One of his lost works is the principal source of the erudition of Isidore of Seville (d.
During the next twenty-five years Isidore of Seville (d.
Among the compilers of these last were Isidore and Hrabanus, William of Conches and Honorius of'Autun, Bartholomaeus Anglicus (fl.
Two of his countrymen followed him in 1823-1829--Louis Isidore Duperrey and Dumont d'Urville.
It also passed into Italy, but in a smaller multiple of 35 drachmae, or 1/4th of the Greek mina; 12 Italian weights (44) bearing value marks (which cannot therefore be differently attributed) show a libra of 2400 or 1/4th of 9600, which was divided in unciae and sextulae, and the full-sized mina is known as the 24 uncia mina, or talent of 120 librae of Vitruvius and Isidore (18) = 9900.
Paulus used the document called the Origo gentis Langobardorum, the Liber ponticfialis, the lost history of Secundus of Trent, and the lost annals of Benevento; he made a free use of Bede, Gregory of Tours and Isidore of Seville.
The earliest traditions appear to imply that he died a natural death (Eusebius, Jerome, and even Isidore of Seville); but the Martyrologies claim him as a martyr, though they do not agree as to the manner of his martyrdom.
I; Liber pontificalis, " Vita Gregorii Magni"; Isidore of Seville, De vir.
St Isidore appears to be their principal authority; they also draw, directly or indirectly, from Orosius, St Jerome, St Augustine, and probably from a lost map of classical antiquity, represented in a measure by the Peutinger Table of the 13th century.
Later on in life he migrated to Athens and continued his studies under Marinus, the mathematician, Zenodotus, and Isidore, the dialectician.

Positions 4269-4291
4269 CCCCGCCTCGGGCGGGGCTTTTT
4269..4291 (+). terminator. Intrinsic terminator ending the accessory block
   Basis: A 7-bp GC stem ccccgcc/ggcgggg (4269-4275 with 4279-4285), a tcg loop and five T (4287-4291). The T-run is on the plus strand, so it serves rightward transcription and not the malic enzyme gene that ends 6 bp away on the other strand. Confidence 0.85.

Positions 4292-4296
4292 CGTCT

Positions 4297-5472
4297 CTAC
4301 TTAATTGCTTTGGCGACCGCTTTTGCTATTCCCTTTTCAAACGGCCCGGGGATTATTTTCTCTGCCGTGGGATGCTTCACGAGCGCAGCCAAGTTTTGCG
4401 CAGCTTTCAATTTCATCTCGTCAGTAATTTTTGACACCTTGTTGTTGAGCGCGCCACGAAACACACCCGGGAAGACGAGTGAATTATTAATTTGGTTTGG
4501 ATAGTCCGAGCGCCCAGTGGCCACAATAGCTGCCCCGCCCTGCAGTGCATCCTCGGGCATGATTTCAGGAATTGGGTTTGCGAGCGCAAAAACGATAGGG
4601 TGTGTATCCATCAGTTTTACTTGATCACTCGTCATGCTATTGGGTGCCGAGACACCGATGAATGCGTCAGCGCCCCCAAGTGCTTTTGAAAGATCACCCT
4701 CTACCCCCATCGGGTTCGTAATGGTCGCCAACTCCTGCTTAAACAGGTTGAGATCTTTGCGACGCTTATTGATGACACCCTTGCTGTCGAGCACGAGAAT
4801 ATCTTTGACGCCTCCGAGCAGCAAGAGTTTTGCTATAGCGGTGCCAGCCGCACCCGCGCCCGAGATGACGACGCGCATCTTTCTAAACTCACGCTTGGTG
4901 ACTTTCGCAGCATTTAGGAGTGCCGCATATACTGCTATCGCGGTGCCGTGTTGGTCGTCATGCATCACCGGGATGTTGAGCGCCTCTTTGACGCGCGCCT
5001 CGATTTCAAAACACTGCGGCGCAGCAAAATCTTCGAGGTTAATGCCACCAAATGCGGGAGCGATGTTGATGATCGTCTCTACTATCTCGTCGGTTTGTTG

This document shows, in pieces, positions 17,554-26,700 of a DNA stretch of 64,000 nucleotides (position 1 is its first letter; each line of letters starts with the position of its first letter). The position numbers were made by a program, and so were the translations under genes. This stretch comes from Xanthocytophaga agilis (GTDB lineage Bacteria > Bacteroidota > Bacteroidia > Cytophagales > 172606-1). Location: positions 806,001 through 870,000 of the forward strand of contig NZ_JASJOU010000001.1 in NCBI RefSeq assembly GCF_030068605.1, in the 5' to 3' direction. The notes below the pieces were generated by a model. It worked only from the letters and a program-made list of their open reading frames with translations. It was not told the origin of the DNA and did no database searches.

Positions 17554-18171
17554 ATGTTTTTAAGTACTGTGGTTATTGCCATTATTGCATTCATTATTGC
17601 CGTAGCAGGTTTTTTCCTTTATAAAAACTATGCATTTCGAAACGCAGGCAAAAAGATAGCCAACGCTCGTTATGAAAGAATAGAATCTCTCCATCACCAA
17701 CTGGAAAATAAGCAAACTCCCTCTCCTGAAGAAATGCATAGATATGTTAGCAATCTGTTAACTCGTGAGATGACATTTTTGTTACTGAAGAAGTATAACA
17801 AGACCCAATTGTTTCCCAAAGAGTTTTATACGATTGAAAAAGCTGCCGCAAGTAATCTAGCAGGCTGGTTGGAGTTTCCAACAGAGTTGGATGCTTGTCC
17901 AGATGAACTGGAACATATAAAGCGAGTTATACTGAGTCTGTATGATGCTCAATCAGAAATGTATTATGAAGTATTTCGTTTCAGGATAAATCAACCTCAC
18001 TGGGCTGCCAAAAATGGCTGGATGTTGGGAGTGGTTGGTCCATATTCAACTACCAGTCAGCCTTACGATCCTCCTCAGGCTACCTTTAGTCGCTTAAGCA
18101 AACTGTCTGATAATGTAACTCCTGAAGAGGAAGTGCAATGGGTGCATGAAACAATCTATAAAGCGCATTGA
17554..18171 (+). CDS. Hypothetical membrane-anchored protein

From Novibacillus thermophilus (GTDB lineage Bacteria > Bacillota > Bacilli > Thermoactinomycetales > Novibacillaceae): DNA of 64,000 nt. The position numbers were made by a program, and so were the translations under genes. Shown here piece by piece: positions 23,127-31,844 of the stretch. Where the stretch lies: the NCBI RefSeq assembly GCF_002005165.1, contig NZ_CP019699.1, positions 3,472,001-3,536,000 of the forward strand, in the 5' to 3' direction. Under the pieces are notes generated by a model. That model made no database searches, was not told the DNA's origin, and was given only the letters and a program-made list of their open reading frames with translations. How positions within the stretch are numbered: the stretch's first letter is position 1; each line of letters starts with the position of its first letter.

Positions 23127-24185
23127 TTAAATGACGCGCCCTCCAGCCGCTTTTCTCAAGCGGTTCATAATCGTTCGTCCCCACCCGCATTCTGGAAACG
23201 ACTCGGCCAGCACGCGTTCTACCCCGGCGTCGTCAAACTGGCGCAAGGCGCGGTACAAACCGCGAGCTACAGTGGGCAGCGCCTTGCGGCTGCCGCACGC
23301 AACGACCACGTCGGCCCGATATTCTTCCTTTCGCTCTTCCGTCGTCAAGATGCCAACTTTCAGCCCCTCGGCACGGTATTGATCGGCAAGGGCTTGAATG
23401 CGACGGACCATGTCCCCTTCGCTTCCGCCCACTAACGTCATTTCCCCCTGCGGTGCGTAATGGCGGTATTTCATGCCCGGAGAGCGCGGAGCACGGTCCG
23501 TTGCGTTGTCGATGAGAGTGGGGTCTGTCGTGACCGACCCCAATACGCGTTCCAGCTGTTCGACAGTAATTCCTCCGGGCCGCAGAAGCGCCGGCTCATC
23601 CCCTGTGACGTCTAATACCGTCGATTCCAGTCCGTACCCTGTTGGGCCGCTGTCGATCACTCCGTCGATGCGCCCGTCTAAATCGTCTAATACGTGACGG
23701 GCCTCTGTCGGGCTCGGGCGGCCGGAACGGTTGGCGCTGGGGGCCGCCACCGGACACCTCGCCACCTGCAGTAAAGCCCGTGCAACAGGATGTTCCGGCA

He became a close friend of Isidore, succeeded him as head of the school in Athens, and wrote his biography, part of which is preserved in the Bibliotheca of Photius (see appendix to the Didot edition of Diogenes Laertius).
He also drew Spain nearer to the papacy, and it was his decision which established the Roman ritual in place of the old missal of Saint Isidore - the so - called Mozarabic. On the other hand he was very open to Arabic influence.
The first to discuss the matter is Isidore of Seville (Etym.
The possibly contemporary Liber Pontificalis and Isidore of Seville (560-636) hint at the invitation to the Lombards.
It is a place of great antiquity, being probably the Phra mentioned by Isidore of Charax in the 1st century A.D.
We still possess a description of this route by Isidore of Charax, probably dating from the Augustan period (in C. MUller, Geographi graeci minores, vol.
Isidore, indeed, enumerates nineteen.; but, of these, Scastene formed no part of the Parthian Empire,, as has been shown by von Gutschmid.
Through it lay the route to Kandahar; and for this reason the district is described by Isidore, though it formed no part of the Parthian Empire.
Augustine, Hilary, Athanasius, Isidore, Gregory the Great and others, and formed part of the library of which the Breviary was the ultimate compendium.
9 See also the Peregrinatio Sylviae (386), 86, &c., for the use of lights at Jerusalem, and Isidore of Seville (Etym.
See Isidore of Seville, Conc., in Migne, Pat.
58 sqq.; Isidore, Origines, xvii.
- Numerous fragments of the Greek Version have come down to us in Justin Martyr, Origen, Diodorus of Antioch, Isidore of Alexandria, Epiphanius, John of Malala, Syncellus and others.
Of special Gothic histories, besides that of Jordanes, already so often quoted, there is the Gothic history of Isidore, archbishop of Seville, a special source of the history of the West Gothic kings down to Svinthala (621-631).
He favoured the embassy in every way, and when the body of Santa Justa could not be found, helped the envoys who were also aided by a vision seen by one of them in a dream, to discover the body of Saint Isidore, which was reverently carried away to Leon.
But from the 7th century to the 17th - from Isidore of Seville and the English Bede for a thousand years, - mankind was to look back along the line of Jewish priests and kings to the Creation.
Much information may also be gleaned from the writings of St Ambrose, St Gregory of Nazianzus, Isidore of Seville, and the orators Pacatus, Libanius, Themistius.